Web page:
College Outdoors (CO) canceled their spring break trips, as well as all trips for the remainder of the semester on March 13 due to coronavirus.
In an email sent on March 12, CO announced that they would be continuing to rent out gear to students and run trips with some modifications. At the Associated Students of Lewis & Clark (ASLC) meeting later that day, Vice President of Student Life and Dean of Students Robin Holmes-Sullivan said that the trips would be canceled. CO sent out an additional email the evening of March 13 confirming the suspension of the trips.
Director of CO Joe Yuska emphasized health concerns in the March 13 email after consultation from administration.
“Although we share your disappointment, this is an important step in doing our part as responsible community members and not causing the spread of the virus to other parts of the state, or to more vulnerable populations than college students,” Yusca said via email.
CO did not know trips would be canceled when it was initially announced at the ASLC meeting. It was not until the next day that the policy was communicatedtold to CO. Yusca said that with the rapid changes that were occuring due to the increasing concern over the spread of COVID-19, he can see why there would be lapses in communication.
“There were so many decisions being made and communication was not always ideal,” Yusca said. “College Outdoors was probably not their top priority to get to, and I can understand that because it’s great for students to go out on spring break trips, but those were still a week away.”
Julie Goldberg ’22 was one of the students signed up for a spring break trip. She had paid to go on the “Hike and Kayak the Redwoods” trip at Redwood National Park in Northern California. The lodging trip was canceled a week before it was planned to leave.
Goldberg said she thought the trip would not be canceled due to the initial email sent out to students from CO and the extra precautions trip leaders were taking.
“It is unfortunate, but I was also sort of expecting it because everything else has been canceled,” Goldberg said. “A part of me also hoped that CO would pull through with the extra van and we would be in like the woods where we are far away from most other people so it is probably safer.”
Goldberg was referring to the van policy announced in the first CO email, which said the amount of transportation for trips would be canceled in order to increase space between participants. They also announced trip leaders would take the temperature of every participant before departure and that sanitation strategies such as washing hands, coughing etiquette and snacking methods would be emphasized.
In the March 12 email, Yusca said the risk to go on a CO trip would be low.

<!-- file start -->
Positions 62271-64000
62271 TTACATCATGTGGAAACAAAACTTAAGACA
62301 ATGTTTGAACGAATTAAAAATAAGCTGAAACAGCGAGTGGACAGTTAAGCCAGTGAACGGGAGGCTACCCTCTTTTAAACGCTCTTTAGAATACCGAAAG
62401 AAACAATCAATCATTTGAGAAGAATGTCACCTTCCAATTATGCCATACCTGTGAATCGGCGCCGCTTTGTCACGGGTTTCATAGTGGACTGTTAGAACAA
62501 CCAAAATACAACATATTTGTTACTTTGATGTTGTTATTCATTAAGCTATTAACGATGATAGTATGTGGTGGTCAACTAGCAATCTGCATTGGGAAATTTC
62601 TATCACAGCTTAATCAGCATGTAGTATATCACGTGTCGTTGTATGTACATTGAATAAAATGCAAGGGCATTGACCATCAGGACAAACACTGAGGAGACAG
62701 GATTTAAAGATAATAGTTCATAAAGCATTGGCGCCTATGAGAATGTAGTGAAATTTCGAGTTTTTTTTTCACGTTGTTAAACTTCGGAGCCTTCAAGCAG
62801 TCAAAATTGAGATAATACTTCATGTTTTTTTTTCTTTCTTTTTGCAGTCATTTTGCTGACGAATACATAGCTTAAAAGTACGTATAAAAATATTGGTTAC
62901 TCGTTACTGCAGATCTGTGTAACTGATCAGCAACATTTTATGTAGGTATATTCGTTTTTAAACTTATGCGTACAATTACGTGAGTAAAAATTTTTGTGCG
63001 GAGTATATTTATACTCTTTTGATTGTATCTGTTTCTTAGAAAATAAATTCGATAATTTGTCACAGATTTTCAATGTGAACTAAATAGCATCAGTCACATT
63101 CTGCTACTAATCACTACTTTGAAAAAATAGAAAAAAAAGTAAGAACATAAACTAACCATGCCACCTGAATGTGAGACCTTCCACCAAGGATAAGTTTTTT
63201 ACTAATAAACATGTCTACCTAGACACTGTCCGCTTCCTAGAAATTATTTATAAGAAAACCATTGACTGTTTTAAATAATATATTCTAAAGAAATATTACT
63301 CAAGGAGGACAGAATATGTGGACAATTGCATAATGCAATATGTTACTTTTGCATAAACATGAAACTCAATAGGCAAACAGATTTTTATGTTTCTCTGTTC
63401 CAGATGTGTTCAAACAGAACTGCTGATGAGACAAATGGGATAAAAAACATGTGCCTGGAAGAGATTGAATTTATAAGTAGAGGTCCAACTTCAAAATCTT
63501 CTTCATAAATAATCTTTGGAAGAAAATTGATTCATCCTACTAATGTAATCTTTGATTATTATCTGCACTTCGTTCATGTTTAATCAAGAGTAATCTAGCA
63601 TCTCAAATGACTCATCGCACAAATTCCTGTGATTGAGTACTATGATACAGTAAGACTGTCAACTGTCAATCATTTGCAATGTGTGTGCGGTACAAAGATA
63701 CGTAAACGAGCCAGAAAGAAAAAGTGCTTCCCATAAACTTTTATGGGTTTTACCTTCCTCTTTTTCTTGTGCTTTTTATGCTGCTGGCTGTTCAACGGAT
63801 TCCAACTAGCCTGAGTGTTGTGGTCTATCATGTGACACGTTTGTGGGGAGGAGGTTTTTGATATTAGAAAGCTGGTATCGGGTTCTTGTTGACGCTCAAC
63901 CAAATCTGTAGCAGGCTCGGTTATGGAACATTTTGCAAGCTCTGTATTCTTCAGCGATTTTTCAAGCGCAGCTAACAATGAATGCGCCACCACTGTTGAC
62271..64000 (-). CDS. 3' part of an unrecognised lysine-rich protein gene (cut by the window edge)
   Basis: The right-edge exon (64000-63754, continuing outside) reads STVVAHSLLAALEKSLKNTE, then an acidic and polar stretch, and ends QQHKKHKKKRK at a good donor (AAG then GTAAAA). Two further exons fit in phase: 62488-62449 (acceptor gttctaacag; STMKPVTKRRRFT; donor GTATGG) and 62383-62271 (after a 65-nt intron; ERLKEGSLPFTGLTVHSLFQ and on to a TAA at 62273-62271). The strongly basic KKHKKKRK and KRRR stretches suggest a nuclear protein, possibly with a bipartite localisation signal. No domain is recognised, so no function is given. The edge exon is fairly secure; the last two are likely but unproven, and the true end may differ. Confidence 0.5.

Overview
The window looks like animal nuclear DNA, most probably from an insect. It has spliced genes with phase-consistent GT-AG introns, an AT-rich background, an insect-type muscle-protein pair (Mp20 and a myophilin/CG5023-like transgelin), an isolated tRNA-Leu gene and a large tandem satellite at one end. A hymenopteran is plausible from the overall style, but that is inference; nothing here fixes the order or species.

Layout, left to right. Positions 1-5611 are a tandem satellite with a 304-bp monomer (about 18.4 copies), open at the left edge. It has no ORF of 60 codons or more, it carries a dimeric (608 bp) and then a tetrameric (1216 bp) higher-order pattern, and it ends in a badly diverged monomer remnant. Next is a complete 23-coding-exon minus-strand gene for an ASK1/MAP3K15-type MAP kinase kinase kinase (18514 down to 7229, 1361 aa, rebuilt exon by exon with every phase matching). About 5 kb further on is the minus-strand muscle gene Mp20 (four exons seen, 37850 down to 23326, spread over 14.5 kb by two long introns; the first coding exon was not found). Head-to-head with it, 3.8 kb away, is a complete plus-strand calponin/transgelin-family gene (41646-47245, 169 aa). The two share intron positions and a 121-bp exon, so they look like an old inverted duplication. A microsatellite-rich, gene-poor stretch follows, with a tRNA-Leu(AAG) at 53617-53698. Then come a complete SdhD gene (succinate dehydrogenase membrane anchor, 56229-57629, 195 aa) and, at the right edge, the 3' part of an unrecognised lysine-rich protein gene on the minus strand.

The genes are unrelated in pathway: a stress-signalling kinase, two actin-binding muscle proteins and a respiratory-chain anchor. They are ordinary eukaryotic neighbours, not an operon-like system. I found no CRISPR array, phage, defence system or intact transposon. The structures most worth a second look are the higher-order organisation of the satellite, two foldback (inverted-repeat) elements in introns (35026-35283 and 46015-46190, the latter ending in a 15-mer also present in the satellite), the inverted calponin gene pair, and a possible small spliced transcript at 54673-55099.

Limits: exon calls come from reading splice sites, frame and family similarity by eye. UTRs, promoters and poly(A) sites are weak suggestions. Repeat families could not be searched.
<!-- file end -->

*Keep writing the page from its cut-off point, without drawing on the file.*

“Our trips go to remote locations where there is limited interaction with other people, so the risks associated with attending a trip should not be greater than the risks of being on campus and in Portland,” Yusca wrote. “Our top priority is to keep you, the students, as well as our community healthy and safe, and our plans may change as the situation evolves.”
Goldberg was looking forward to the trip as a way to socialize before going home.
“I really did hope that the trip would not be canceled, because they really hyped this up at the pre-trip meeting,” Goldberg said. “I really wanted to go and I thought this would be my last chance to really have fun with other people, since half the school would be leaving.”
Trip leader Echo Miller-Barns ’20 was going to lead one of the spring break trips as a raft guide. Miller-Barnes has conflicting feelings about the cancellations.
“I am disappointed just because it means I will not be able to interact with other students and get them into the outdoors to create a sense of community through those trips,” Miller-Barnes said. “I also understandard we have to travel in really close quarters for long periods of time when we drive places and that’s the perfect place for someone to get coronavirus.”
Qwynci Bowman ‘23 is a CO student coordinator. Though she was not yet scheduled for any upcoming trips, she would have helped organize some later in the semester. Bowman is more concerned about the trip leaders who are affected financially.
“I feel really badly about it because of all the people that can be impacted,” Bowman said. “For me, as a student coordinator, my job is not paid. However, there are trip leaders that it may not be their main source of income, but they do get money from leading trips.”
Another one of Bowman’s concerns include Wilderness First Responder (WFR) certification and New Student Trips (NSTs). WFR certification is scheduled for the second week of May and if canceled, student coordinations could not fulfill this certification to become trip leaders until January.
“WFR certification may or may not happen — that’s up in the air,” Bowman said. “It is a stepping stone for people trying to get to the place to go on trips for money and be trip leaders, so it’s really important.”
According to ASLC, summer programs including WFR certifications and plans in place for fall, such as NSTs, are still in place. This could change later, but concerns are more focused on current issues, such as student transportation. CO has been helping to fulfill this need by using their vans to transport students to the airport.
Yusca said that COVID-19 is a threat that needs to be taken seriously. He advises students to follow health guidelines and practice social distancing.
“My biggest advice to the Lewis & Clark community is to do everything to minimize the possibility that you will contract or spread the virus,” Yusca said.